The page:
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Aryaka Networks 2015 Predictions: Global Enterprise Cloud Predictions


Virtualization and Cloud executives share their predictions for 2015.  Read them in this series exclusive.

Contributed article by Sonal Puri, Chief Marketing Officer and Head of Alliances at Aryaka Networks

2015 Global Enterprise Cloud Predictions

1. Global Enterprise Networking Will Near a Breaking Point

As global enterprise workforces continue to disperse around the globe, the public Internet is carrying more mission-critical traffic over long distances than ever before. At the same time, the types of applications that knowledge workers rely on are changing. Today's applications are increasingly real-time, such as voice and video applications, and these apps suffer when confronted with congestion, latency, packet loss, and other problems inherent in long-distance networking.

Compounding the problem is the fact that many enterprises still rely on outdated architectures designed in the 1990s, such as MPLS, as the backbones of their global networks. No place is this more obvious than with cloud-based applications, which tend to be located farther away from end users than was the norm when MPLS networks were originally designed.

Moreover, many enterprises are seeing their mission-critical traffic crowded out by the heavy flood of consumer-based traffic as consumers watch HD movies from Netflix and Hulu, stream music from services like Spotify, and obsessively check social networks.

Enterprise networks are nearing a breaking point, and engineers will need to rethink their networking strategies; otherwise, they'll be doomed to slow lanes that they have no easy way to escape from.

2. Enterprises Clamp Down on Personal Browsing with Net-Neutrality-Inspired Slow Lanes

Enterprises have tried everything to ensure that employees are actually doing work while they're at work. Studies have shown that productivity drops precipitously during times like Black Friday and March Madness, with one study estimating that March Madness could cost businesses $1.2 billion in lost productivity.

Business leaders have tried everything from web filtering to remote monitoring in order to combat lost productivity, but most of these efforts have done little more than alienate employees.

A new strategy is emerging, however, one borrowed from the debate surrounding Net Neutrality.

Enterprises will experiment with looser acceptable browsing restrictions, but they will funnel non-work traffic into slow lanes. As bandwidth becomes scarcer and more prized, IT departments will start aggressively throttling non-business-critical applications. If Facebook, which is becoming more video-rich and chatty, must compete with Salesforce, IT will be proactive about conserving the scarce, expensive resource of broadband-speed bandwidth.

3. IoT in the Enterprise Encounters Barriers as Wearables Start to Catch on

Just when you thought BYOD was a problem spiraling out of control, with employee-owned smartphones and tablets causing all sorts of headaches for IT managers, now comes a new threat: the Internet of Things (IoT).

Much of the IoT trend will directly benefit enterprises, which can now do everything from monitoring factory floor equipment to running remote diagnostics on fleet vehicles.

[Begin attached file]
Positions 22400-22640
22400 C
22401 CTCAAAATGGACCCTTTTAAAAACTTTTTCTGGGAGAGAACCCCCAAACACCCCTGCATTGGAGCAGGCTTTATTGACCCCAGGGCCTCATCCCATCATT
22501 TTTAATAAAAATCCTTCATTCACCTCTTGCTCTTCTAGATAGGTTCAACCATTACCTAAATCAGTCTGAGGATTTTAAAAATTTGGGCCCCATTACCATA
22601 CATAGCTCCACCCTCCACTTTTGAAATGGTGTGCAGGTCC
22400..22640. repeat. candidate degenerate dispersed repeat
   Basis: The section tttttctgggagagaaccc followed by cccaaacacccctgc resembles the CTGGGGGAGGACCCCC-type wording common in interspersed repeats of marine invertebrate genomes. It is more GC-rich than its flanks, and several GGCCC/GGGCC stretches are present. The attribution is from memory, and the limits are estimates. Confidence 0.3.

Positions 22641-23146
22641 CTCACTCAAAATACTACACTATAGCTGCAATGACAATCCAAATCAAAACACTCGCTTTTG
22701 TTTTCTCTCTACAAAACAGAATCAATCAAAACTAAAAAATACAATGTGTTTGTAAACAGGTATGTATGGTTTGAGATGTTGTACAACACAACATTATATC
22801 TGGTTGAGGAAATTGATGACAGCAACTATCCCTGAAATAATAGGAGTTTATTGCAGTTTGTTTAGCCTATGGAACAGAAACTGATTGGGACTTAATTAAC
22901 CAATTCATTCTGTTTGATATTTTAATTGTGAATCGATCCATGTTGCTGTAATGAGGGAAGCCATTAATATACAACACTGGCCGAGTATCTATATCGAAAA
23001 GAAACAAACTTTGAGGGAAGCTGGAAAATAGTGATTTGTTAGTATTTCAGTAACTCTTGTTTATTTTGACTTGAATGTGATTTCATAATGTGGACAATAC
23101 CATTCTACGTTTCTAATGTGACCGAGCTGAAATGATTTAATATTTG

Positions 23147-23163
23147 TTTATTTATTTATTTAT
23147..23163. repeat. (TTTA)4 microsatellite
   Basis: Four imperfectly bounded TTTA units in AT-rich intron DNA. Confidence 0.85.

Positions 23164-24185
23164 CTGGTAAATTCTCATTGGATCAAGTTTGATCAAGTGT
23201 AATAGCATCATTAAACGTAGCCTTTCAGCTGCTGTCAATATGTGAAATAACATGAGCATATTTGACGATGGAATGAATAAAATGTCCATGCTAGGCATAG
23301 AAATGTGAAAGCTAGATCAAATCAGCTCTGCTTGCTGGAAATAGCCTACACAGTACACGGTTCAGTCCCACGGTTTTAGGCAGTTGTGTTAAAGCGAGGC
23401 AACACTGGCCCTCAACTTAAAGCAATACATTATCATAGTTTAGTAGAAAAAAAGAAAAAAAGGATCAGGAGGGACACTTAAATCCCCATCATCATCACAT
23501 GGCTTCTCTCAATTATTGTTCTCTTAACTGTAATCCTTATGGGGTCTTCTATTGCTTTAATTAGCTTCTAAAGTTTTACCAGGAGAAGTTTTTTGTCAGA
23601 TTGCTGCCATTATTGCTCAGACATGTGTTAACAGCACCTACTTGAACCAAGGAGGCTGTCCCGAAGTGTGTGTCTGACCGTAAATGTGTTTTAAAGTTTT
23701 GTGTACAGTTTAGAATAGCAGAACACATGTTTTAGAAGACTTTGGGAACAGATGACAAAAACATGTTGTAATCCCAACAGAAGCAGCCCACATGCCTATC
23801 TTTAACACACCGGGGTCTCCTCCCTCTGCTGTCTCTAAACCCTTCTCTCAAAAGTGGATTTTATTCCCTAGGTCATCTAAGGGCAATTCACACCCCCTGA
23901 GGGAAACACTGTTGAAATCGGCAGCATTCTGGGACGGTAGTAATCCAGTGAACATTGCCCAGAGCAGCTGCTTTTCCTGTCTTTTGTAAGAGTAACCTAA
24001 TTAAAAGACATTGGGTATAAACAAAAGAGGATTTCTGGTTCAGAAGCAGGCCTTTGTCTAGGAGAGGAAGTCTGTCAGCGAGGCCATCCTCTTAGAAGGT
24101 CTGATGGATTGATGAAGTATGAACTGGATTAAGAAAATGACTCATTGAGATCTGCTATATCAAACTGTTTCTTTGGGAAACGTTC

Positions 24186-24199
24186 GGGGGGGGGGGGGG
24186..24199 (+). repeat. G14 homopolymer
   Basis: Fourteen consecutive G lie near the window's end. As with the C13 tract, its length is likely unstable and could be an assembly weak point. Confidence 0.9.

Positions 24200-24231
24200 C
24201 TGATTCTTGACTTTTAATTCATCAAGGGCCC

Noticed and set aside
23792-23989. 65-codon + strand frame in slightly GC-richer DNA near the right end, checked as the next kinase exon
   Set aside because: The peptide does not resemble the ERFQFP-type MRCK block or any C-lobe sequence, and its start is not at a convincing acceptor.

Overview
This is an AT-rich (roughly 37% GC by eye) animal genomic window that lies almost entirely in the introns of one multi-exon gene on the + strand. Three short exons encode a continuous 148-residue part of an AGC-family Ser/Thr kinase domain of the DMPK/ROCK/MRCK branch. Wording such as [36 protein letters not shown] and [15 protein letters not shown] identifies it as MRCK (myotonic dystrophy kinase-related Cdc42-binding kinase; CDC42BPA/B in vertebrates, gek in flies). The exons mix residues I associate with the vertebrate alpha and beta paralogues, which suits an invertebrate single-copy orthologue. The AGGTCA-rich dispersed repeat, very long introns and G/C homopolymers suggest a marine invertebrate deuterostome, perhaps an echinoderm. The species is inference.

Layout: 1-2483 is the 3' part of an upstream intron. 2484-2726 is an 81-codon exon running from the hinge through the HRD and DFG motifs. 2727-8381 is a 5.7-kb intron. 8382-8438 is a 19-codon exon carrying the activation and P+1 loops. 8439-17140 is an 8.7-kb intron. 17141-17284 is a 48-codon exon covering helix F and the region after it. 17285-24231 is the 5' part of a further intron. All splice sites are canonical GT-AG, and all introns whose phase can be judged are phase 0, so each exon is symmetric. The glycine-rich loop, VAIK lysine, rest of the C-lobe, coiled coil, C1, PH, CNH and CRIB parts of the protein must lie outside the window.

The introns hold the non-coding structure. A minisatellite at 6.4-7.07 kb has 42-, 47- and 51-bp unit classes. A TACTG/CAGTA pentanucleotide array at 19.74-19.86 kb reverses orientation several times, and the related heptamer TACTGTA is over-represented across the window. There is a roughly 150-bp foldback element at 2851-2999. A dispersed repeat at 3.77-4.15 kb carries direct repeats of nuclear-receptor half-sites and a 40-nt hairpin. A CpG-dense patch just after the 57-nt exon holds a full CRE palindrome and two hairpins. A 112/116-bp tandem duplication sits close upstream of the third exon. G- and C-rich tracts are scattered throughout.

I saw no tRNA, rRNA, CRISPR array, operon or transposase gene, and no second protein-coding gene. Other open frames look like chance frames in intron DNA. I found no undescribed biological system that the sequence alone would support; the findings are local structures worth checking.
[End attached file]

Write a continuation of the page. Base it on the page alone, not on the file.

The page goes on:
However, consumer-focused devices, such as Google Glass and the Apple Watch, will consume far more bandwidth than legacy enterprise networks were designed for. Many enterprises will try to ban these devices outright, which is always a flawed choice, since savvy employees always find workarounds.

More forward-thinking enterprises will try to accommodate their gadget-loving employees - who are often executives and other top performers - without sacrificing the performance of business-critical apps. One approach could be to install mobile cellular network boosters throughout offices, so employees can keep their personal traffic on their personal networks, the ones that they're actually paying for.

Another approach will be to add more intelligence in the network, so mission-critical applications will be prioritized, while traffic to and from smart watches and other wearables will sit idle at on-ramp stop lights, stuck until the traffic jam eases up.


About the Author

Sonal is the Chief Marketing Officer and Head of Alliances at Aryaka Networks. She has more than 18 years of experience with Internet Infrastructure in sales, corporate and business development, channels and marketing. Previously, Sonal headed business development and corporate strategy for the Application Acceleration business unit and Akamai Corporate Development team for Western US. Sonal also managed global business operations, channels, and business development and ultimately ran the acquisition process for Speedera Networks in 2005 by Akamai Technologies (NASDAQ: AKAM) for a stock transaction worth more than $500 million. She has also held key management roles in sales, marketing and IT at Inktomi, CAS and Euclid. Sonal was a speaker and panelist at a number of international conferences including Cloud Expo, Cloud Connect Europe, Bynet Expo, SaaSCon and the Aberdeen Summit.

Sonal holds a graduate degree in building science from the University of Southern California, and an undergraduate degree in architecture from the University of Mumbai, India.

Published Wednesday, December 03, 2014 6:23 AM by David Marshall
@VMblog - (Author's Link) - February 10, 2015 6:59 AM

Once again, how great is it to be a part of the virtualization and cloud industries? 2014 was another banner year, and we witnessed a number of fantastic technologies take shape and skyrocket. And I, along with many industry experts and executives, media

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